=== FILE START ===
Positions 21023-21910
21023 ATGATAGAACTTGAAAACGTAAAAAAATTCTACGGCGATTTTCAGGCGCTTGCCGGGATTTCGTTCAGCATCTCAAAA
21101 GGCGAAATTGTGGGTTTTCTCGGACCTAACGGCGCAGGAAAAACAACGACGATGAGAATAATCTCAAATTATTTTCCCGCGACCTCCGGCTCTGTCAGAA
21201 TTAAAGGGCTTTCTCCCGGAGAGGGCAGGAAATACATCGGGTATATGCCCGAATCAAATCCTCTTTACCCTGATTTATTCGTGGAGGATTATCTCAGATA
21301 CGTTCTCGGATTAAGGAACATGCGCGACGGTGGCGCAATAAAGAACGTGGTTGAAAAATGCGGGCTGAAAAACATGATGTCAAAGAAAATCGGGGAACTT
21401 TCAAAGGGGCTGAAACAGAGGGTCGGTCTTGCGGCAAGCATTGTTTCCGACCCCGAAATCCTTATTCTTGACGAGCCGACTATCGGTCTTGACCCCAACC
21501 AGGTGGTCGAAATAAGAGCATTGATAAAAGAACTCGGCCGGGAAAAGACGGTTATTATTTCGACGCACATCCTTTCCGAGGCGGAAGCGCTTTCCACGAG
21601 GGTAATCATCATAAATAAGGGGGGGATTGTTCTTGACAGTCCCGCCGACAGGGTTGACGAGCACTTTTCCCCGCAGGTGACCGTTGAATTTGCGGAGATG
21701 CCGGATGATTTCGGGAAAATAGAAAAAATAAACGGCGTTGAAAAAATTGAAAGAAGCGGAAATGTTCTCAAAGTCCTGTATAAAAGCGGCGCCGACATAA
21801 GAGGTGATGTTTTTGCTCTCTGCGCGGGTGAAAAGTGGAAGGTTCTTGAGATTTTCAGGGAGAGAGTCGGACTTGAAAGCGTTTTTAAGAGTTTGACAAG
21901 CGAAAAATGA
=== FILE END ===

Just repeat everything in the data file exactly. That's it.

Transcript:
Positions 21023-21910
21023 ATGATAGAACTTGAAAACGTAAAAAAATTCTACGGCGATTTTCAGGCGCTTGCCGGGATTTCGTTCAGCATCTCAAAA
21101 GGCGAAATTGTGGGTTTTCTCGGACCTAACGGCGCAGGAAAAACAACGACGATGAGAATAATCTCAAATTATTTTCCCGCGACCTCCGGCTCTGTCAGAA
21201 TTAAAGGGCTTTCTCCCGGAGAGGGCAGGAAATACATCGGGTATATGCCCGAATCAAATCCTCTTTACCCTGATTTATTCGTGGAGGATTATCTCAGATA
21301 CGTTCTCGGATTAAGGAACATGCGCGACGGTGGCGCAATAAAGAACGTGGTTGAAAAATGCGGGCTGAAAAACATGATGTCAAAGAAAATCGGGGAACTT
21401 TCAAAGGGGCTGAAACAGAGGGTCGGTCTTGCGGCAAGCATTGTTTCCGACCCCGAAATCCTTATTCTTGACGAGCCGACTATCGGTCTTGACCCCAACC
21501 AGGTGGTCGAAATAAGAGCATTGATAAAAGAACTCGGCCGGGAAAAGACGGTTATTATTTCGACGCACATCCTTTCCGAGGCGGAAGCGCTTTCCACGAG
21601 GGTAATCATCATAAATAAGGGGGGGATTGTTCTTGACAGTCCCGCCGACAGGGTTGACGAGCACTTTTCCCCGCAGGTGACCGTTGAATTTGCGGAGATG
21701 CCGGATGATTTCGGGAAAATAGAAAAAATAAACGGCGTTGAAAAAATTGAAAGAAGCGGAAATGTTCTCAAAGTCCTGTATAAAAGCGGCGCCGACATAA
21801 GAGGTGATGTTTTTGCTCTCTGCGCGGGTGAAAAGTGGAAGGTTCTTGAGATTTTCAGGGAGAGAGTCGGACTTGAAAGCGTTTTTAAGAGTTTGACAAG
21901 CGAAAAATGA